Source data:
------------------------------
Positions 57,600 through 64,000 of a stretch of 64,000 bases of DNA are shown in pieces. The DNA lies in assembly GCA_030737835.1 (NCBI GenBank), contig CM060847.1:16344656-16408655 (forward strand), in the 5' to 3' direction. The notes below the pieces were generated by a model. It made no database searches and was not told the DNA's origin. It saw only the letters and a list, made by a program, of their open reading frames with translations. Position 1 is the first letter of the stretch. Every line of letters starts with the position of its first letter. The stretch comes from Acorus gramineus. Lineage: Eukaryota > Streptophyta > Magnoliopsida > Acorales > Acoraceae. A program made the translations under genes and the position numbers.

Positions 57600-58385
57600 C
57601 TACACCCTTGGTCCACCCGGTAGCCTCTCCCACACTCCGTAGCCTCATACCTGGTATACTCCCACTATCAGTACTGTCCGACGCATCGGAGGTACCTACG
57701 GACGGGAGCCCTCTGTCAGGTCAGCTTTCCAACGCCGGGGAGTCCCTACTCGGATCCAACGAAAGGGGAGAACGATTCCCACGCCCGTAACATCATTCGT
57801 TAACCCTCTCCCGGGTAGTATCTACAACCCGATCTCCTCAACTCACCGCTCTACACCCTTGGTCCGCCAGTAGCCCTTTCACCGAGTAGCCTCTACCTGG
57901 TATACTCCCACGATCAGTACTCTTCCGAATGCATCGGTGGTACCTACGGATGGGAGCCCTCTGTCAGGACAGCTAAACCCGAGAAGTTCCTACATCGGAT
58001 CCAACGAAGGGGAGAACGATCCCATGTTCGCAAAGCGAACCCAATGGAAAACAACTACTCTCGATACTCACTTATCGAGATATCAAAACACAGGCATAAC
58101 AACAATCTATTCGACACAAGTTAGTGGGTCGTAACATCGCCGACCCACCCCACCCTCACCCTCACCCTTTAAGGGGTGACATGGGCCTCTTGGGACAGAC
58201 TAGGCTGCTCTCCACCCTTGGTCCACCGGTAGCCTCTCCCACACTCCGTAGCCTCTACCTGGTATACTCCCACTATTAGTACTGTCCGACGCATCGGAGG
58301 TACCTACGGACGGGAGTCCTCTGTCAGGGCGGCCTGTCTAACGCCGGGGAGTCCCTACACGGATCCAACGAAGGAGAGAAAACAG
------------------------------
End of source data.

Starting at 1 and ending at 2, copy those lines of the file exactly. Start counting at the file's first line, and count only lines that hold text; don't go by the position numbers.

Positions 57,600 through 64,000 of a stretch of 64,000 bases of DNA are shown in pieces. The DNA lies in assembly GCA_030737835.1 (NCBI GenBank), contig CM060847.1:16344656-16408655 (forward strand), in the 5' to 3' direction. The notes below the pieces were generated by a model. It made no database searches and was not told the DNA's origin. It saw only the letters and a list, made by a program, of their open reading frames with translations. Position 1 is the first letter of the stretch. Every line of letters starts with the position of its first letter. The stretch comes from Acorus gramineus. Lineage: Eukaryota > Streptophyta > Magnoliopsida > Acorales > Acoraceae. A program made the translations under genes and the position numbers.

Positions 57600-58385